Mind Your
Ps and Qs -
Exploring the
UK Grime Scene

Words by Ellie Rousseau
Photos courtesy of the Museum of Youth Culture

From pirate radio shows and bedroom producers, to London collectives and budget DVDs, we explore the beginnings of UK grime.

Rewind to the early 2000s and the emergence of grime networking underground through pirate radio stations, illegal raves, record shops and smartphones. High-rise tower blocks, rooftop aerials and a basement all in Bow E3; East London’s neighbourhood boroughs are home to grime’s DIY culture where its protagonists freestyle rhymed about the raw, everyday inner-city pressures. Early grime was a freedom of expression and a form of community fuelled by youth and honesty.

Harder and darker breakbeats were produced in bedrooms or pirate studios on the accessible software Fruityloops, evolving out of the UKG and Jungle sounds. Grimy sub-low bassline instrumentals allowed space for MC’s to rap over the 4-beat bars of a half-time, downtempo sound dubbing itself with the name grime. Wiley, known as the Godfather of grime, referred to his sound as ‘eskibeat’ due to its scarce and ice cold beats and he later produced the track “Wot Do U Call It” amidst the dissociation and confusion with garage beats. Grime artists connected and formed collectives such as Roll Deep, Ruff Sqwad, N.A.S.T.Y Crew, BBK. These crews provided a space to bring up new artists into the scene, establishing the sounds and brought about clashes (battle raps).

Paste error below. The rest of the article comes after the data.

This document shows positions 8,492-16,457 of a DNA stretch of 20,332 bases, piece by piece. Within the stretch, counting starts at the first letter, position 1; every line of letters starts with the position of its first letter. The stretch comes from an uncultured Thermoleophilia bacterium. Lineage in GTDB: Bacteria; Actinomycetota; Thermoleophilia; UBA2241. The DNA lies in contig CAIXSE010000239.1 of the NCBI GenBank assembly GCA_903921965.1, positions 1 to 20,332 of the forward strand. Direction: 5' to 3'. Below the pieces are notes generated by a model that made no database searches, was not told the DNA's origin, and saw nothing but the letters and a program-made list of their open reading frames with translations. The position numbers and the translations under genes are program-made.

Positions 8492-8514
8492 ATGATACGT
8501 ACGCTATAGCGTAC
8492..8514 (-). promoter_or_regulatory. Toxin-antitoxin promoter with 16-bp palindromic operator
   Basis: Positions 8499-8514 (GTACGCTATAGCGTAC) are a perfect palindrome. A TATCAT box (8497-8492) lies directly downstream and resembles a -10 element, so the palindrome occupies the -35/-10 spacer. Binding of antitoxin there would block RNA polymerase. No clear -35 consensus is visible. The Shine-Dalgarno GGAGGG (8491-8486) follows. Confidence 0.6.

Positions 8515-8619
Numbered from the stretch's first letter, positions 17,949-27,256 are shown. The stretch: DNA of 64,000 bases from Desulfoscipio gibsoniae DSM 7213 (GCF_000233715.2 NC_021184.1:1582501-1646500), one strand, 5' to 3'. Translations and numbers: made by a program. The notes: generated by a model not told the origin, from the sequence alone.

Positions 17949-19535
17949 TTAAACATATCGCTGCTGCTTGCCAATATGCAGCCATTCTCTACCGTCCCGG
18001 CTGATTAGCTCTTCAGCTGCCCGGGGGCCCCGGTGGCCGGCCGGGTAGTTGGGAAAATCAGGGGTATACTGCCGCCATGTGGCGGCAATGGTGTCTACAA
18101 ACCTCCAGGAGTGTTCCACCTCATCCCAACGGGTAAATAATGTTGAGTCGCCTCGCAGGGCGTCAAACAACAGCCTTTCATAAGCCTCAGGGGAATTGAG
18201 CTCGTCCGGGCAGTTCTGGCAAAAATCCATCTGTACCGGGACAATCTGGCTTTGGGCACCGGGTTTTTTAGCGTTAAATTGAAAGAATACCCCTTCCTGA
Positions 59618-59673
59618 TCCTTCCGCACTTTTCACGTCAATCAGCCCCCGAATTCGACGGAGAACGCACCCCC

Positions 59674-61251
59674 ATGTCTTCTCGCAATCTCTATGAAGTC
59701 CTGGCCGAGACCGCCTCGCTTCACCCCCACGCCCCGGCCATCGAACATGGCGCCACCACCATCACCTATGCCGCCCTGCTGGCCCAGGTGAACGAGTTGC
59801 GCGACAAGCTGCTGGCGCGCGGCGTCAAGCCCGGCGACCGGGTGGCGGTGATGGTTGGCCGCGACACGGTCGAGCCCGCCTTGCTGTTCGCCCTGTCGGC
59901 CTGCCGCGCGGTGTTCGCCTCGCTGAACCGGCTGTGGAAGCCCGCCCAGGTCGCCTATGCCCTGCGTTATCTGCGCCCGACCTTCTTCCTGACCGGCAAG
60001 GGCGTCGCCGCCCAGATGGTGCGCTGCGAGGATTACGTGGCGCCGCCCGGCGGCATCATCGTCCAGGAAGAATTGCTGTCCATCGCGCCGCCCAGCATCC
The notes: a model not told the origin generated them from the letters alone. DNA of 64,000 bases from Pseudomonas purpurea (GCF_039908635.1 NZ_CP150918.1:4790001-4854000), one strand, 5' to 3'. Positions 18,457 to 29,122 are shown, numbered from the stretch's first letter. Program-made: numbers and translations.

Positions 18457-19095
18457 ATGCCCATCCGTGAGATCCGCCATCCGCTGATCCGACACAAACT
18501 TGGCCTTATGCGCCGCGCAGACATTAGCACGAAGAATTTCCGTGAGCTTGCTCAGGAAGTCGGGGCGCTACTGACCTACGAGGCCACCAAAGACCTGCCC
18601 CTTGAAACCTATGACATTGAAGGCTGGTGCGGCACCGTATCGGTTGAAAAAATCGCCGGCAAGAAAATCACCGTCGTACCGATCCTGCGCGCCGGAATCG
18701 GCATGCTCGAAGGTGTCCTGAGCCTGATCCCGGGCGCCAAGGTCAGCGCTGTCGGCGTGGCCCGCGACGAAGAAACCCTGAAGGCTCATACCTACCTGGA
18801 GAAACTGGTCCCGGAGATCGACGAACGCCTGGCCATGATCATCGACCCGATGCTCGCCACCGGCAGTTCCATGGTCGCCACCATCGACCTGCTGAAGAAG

Not being much of a visual genre, the scene lacked face-to-name association as the grime crews were only heard through their homemade mixtapes or on the pirate airwaves such as Deja vu and Rinse FM (if the aerial wasn’t locked off by Ofcom). It wasn’t until 2010 that recognition was served when Rinse FM was the first pirate station to be granted a license.

Before that, in 2003, TV station Channel U platformed artists through a rough and ready lens of handheld digital video cameras and providing a platform for grime. DVD series like Risky Roadz and Lord of The Mics gave an up close perspective into the undocumented spots like Jammer’s grafitti covered basement and some of the illicit pirate studios that previously were kept hush (no snitches). By 2006, Jamal Edwards was on the scene using a handicam to film his MC mates spitting bars and uploading to his Youtube channel, feeding the online video culture with up-and-coming talent from the street or the clubs. He named the channel SB.TV (with the SB standing for Smokey Barz, his own MC name). Video culture tapped into those who couldn’t tune into the radio if they were outside of London - just how pirate radio played the tracks to those who were too young to get into the clubs.

Youth culture is often understood to be a reaction to the culture that came before, and early grime was a departure from garage, reflecting the everyman on the street: dark tracksuits, hoods up, Air Max, stickered New Era 59Fifty are all synonymous with the grime style code; less for the rave (no trainer club policies) and more for the everyday on the streets of London.